A couple of weeks ago I blogged about the work capability assessment (WCA) for employment and support allowance (ESA) and how criticism of – and problems with – it are not going to go away and it seems I was right, if the latest statistics are correct.

Over the weekend, a report in the Daily Express revealed that for the quarter to September 2012, 42% of appeals against WCA decisions were upheld.

This is a shockingly high number and, basically, indicates that the decisions made by officials from Atos, the company contracted by the Government to carry these out, were wrong in getting on for half of all appealed cases. Given how many appeals are made – 168,000 in the year to March 2012 – this is affecting a huge number of people. And, those are just the ones who appeal – how many people don’t appeal because, for example, they can’t face the stress of the process?

It should also be noted that the percentage of successful appeals is increasing. In the year to March 2011, 37% of appeals were upheld, and in the following year 39% were. This is despite reforms made to the WCA following the earlier reviews by Professor Malcolm Harrington.

The costs of appeals against the decisions are £50 million a year, the Express report added.

On Sunday night, and for those living in London, Clive Bull a presenter on radio station LBC 97.3, ran a phone-in on this issue. I appeared as a guest, talking about its impact on people with mental health problems or learning disabilities.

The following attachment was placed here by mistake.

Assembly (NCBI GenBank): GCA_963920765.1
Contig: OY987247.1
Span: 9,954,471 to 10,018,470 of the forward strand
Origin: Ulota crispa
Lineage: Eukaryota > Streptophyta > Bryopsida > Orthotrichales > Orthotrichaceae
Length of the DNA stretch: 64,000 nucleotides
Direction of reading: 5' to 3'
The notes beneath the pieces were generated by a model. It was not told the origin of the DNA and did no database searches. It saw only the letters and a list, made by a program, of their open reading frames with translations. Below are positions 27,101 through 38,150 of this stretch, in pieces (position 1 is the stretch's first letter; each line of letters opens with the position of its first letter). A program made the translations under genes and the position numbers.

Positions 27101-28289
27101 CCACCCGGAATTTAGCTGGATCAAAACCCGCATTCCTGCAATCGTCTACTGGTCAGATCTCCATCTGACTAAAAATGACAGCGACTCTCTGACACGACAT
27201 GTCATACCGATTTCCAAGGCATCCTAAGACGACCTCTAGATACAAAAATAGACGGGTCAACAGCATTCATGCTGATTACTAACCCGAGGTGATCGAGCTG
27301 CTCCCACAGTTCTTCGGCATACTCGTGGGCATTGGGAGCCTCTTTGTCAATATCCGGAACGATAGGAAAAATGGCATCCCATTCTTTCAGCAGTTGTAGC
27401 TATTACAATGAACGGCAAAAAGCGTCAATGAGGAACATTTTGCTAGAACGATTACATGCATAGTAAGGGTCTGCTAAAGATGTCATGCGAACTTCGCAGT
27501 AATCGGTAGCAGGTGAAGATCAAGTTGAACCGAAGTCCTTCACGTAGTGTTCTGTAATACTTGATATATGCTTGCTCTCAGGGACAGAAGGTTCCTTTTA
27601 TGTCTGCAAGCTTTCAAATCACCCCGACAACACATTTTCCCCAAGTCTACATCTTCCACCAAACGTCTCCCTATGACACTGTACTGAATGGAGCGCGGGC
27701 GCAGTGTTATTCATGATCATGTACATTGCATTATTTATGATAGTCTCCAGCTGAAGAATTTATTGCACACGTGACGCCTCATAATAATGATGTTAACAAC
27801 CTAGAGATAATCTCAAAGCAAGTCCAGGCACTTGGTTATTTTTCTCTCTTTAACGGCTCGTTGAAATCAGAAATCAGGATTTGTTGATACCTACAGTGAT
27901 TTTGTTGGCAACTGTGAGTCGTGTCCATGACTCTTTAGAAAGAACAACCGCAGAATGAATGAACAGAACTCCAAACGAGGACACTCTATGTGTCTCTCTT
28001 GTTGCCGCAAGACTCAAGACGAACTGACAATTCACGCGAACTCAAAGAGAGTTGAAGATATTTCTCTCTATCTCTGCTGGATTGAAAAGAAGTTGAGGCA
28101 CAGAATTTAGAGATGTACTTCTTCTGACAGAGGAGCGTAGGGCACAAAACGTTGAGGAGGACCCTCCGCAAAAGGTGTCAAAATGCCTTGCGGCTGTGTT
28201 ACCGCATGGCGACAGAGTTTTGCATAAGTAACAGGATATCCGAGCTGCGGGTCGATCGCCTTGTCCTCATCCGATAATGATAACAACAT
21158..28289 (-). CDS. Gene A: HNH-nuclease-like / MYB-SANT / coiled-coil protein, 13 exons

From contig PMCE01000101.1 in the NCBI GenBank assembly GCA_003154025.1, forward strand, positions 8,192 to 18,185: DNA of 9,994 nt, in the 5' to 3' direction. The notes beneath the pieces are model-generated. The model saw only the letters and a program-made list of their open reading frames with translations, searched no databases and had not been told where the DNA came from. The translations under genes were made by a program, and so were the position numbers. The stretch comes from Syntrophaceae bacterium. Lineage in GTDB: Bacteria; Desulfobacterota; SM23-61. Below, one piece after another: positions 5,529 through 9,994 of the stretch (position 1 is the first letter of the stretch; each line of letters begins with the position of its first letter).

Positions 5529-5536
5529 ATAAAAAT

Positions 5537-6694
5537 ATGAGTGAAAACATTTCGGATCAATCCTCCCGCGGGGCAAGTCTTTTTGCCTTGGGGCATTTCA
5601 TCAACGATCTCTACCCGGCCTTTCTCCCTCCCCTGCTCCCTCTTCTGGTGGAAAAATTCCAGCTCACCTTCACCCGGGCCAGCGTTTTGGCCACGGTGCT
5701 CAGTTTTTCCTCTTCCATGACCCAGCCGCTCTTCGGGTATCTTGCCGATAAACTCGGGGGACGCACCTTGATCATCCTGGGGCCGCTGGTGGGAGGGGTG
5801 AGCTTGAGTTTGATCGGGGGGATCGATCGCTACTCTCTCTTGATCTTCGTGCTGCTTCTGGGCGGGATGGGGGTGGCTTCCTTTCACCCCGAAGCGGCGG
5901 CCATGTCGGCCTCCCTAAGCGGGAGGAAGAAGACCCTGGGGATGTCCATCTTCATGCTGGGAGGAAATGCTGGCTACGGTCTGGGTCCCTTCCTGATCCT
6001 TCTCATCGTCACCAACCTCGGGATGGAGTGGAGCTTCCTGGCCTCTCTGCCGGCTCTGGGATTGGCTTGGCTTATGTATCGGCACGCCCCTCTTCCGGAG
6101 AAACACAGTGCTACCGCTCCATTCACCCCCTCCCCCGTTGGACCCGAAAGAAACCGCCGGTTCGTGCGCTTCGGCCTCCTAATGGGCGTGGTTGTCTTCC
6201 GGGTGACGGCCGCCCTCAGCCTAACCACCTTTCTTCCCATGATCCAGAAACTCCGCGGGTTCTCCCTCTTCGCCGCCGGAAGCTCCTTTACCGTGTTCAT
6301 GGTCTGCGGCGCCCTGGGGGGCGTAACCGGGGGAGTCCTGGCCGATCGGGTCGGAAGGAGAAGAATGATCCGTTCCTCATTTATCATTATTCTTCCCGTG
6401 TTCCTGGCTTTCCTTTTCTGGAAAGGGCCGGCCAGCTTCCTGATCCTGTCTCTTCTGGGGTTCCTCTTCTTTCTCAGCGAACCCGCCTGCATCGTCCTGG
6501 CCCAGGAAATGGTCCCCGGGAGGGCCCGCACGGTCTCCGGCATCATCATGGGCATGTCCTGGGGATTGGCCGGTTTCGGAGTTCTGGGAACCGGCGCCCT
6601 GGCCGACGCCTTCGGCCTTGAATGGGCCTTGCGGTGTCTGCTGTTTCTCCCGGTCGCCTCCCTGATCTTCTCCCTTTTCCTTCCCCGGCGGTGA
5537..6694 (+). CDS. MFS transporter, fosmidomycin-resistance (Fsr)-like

In the show, a raft of callers phoned in to describe their experiences of the WCA. Many callers spoke of their negative experiences of the process, such as the way it didn’t take account of their/their relative’s disability or mental health condition, and the stress it caused them – even before they took the test.

This anecdotal evidence chimes with many other stories I’ve heard about personally and seen reported elsewhere in the media. It also reinforces the Commons Public Accounts Committee’s recent criticism of the WCA and the number of wrong decisions made, saying that the standardised ‘tick-box’ approach fails to adequately account for rare, variable or mental health conditions and this can lead to greater inaccuracies in decision-making for these particular claimant groups.

So, to repeat my call from a couple of weeks ago, the Government has to look at overhauling the WCA because of the harm it is doing to thousands of people. The fact that, consistently, about 40% of decisions are overturned at appeal indicates, to me, that there is something seriously wrong with the system.

While a test for eligibility for ESA is necessary, it has to be ensured that it takes account of fluctuating conditions. That may mean increased expenditure in the short term,, but with the cost to the taxpayer of getting decisions wrong – and, more importantly, the people affected by wrong decisions – it could well prove to be a saving in the longer-term.

The podcast of Clive Bull’s show is available here (subscription required)